Aldermen want $17M in unclaimed property tax rebate money for violence prevention

Wednesday, January 18, 2017
Aldermen want $17M in tax rebate money to fight violence
Some Chicago alderman say they want $17 million in unclaimed property tax rebate money to help stop the violence on the streets.

CHICAGO (WLS) -- Some Chicago aldermen want $17 million in unclaimed property tax rebate money to help stop the violence on the streets.

Aldermen and community groups gathered at City Hall Wednesday morning said that they disagree with Mayor Rahm Emanuel on how to spend that money. They said the money could make a big difference in their community by going towards creating jobs, mentoring and expanding school-based counseling and case management programs, and funding to give homeowners rebates when they buy security cameras that police can access during investigations.

"I think the message is pretty clear: that we do not want the money that is accessed from the rebate program to be used for pet projects. We want it to be used directly and solely for violence prevention in our communities," said Ald. Raymond Lopez (15th Ward).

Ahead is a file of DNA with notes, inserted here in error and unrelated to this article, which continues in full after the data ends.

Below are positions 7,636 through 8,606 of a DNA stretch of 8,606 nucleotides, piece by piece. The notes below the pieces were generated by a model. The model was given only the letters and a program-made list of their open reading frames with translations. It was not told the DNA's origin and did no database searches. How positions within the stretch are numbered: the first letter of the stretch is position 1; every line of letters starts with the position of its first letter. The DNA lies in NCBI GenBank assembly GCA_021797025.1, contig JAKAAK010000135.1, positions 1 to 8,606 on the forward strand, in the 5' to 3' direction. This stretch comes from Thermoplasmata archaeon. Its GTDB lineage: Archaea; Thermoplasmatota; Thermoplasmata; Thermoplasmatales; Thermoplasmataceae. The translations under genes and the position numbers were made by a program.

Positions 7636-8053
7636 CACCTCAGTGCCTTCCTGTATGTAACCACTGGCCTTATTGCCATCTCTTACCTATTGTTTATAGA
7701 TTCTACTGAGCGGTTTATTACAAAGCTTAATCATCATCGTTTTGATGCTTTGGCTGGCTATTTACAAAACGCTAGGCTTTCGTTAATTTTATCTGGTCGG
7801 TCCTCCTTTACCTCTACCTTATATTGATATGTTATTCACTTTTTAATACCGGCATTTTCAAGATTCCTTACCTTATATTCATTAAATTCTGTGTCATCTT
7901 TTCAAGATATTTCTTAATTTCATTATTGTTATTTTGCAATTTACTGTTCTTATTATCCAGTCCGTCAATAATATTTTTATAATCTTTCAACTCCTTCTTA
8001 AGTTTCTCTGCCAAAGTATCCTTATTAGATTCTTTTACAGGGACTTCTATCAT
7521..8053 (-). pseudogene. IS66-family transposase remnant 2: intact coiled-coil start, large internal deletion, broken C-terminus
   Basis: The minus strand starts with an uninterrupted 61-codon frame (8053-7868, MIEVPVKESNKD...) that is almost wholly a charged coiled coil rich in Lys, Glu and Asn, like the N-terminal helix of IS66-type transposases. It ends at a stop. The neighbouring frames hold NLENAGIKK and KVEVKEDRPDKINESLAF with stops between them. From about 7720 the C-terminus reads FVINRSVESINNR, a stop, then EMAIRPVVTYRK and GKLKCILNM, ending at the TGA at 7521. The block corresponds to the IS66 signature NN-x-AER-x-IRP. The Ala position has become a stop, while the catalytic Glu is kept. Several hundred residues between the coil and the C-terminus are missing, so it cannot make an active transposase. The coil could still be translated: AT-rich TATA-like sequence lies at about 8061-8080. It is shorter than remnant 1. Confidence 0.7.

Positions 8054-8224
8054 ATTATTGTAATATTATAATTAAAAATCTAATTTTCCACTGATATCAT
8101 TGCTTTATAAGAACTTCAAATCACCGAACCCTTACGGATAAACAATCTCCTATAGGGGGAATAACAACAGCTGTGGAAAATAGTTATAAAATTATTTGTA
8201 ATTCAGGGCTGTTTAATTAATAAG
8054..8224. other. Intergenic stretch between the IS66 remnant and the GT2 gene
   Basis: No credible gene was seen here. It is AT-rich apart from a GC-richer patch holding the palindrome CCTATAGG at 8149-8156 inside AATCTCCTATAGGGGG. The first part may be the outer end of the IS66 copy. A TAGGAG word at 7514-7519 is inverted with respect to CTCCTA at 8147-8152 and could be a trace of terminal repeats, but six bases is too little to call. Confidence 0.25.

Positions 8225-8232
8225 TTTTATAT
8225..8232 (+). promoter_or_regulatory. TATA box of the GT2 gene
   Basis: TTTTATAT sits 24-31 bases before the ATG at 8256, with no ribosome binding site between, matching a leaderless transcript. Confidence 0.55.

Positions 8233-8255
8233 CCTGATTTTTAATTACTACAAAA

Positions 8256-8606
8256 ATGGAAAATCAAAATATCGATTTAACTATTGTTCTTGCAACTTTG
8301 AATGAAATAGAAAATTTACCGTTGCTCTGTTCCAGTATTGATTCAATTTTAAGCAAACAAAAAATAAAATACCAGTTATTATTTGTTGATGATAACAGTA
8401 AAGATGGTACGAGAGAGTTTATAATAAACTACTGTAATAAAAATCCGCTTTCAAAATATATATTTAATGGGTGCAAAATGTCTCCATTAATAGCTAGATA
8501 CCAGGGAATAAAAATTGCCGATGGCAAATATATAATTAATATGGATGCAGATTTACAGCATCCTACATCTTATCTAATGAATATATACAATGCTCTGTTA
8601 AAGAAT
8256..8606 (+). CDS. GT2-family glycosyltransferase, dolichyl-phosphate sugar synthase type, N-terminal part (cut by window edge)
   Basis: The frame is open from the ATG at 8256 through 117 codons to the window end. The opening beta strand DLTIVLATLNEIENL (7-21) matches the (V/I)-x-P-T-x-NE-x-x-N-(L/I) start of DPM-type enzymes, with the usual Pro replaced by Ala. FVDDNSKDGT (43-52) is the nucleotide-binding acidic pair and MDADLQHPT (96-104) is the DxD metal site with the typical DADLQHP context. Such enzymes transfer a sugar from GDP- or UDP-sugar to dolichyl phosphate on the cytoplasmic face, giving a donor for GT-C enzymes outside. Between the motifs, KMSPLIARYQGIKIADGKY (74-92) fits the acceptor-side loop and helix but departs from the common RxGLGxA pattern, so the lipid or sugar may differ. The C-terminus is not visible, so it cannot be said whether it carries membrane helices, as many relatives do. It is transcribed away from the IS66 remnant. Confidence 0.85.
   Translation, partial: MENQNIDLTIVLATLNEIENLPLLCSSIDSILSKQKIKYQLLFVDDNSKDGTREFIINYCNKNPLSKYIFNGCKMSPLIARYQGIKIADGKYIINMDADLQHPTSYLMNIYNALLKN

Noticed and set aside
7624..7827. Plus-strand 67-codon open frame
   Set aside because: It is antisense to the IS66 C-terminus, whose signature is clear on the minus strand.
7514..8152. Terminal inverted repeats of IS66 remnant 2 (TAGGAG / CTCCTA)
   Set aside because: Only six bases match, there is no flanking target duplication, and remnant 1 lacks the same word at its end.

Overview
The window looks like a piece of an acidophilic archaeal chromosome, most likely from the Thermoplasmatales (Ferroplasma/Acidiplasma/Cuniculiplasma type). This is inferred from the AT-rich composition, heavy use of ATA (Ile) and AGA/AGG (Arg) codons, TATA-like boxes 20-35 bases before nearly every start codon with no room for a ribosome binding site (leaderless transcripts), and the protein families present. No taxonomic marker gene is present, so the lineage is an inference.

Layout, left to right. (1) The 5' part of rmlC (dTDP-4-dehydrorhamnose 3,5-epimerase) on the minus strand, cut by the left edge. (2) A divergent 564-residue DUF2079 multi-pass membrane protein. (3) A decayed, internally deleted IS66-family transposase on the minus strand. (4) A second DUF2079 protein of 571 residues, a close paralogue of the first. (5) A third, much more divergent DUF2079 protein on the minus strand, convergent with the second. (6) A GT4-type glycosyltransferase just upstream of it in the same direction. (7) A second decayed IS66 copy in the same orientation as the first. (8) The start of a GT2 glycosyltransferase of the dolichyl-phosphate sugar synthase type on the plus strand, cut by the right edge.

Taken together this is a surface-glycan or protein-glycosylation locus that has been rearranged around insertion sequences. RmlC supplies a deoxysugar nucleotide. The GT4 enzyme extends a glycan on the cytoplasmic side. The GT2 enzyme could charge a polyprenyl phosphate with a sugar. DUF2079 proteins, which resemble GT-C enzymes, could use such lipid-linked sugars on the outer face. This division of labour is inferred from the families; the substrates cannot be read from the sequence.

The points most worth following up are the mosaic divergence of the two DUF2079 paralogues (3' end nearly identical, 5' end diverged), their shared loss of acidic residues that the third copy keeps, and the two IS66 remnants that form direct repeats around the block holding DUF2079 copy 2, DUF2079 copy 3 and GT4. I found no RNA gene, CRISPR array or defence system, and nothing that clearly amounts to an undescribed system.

"We have young children at the age of 9 or 10 who are trying to recruit and be gang bangers, OK? The thing is this: we need that money for resources for our schools. Instead of trying to make downtown look so pretty with new trees and putting out new sidewalks and doing whatever he wants to do downtown with that money. That money could come back to us," said Anita Caballero, Brighton Park Neighborhood Council.

A spokesperson for Mayor Emanuel said in a statement Wednesday morning: "We could not agree more that the funds should be used to help improve public safety. That's why some of those funds will expand the police body camera program citywide, rehab vacant homes and create 200 jobs in distressed neighborhoods, and invest in education and jobs for residents in every part of the city. And those investments will build on the massive public safety investments in the 2017 budget: to hire nearly 1,000 officers over the next two years, to make mentoring universal, and to drive economic development in our neighborhoods."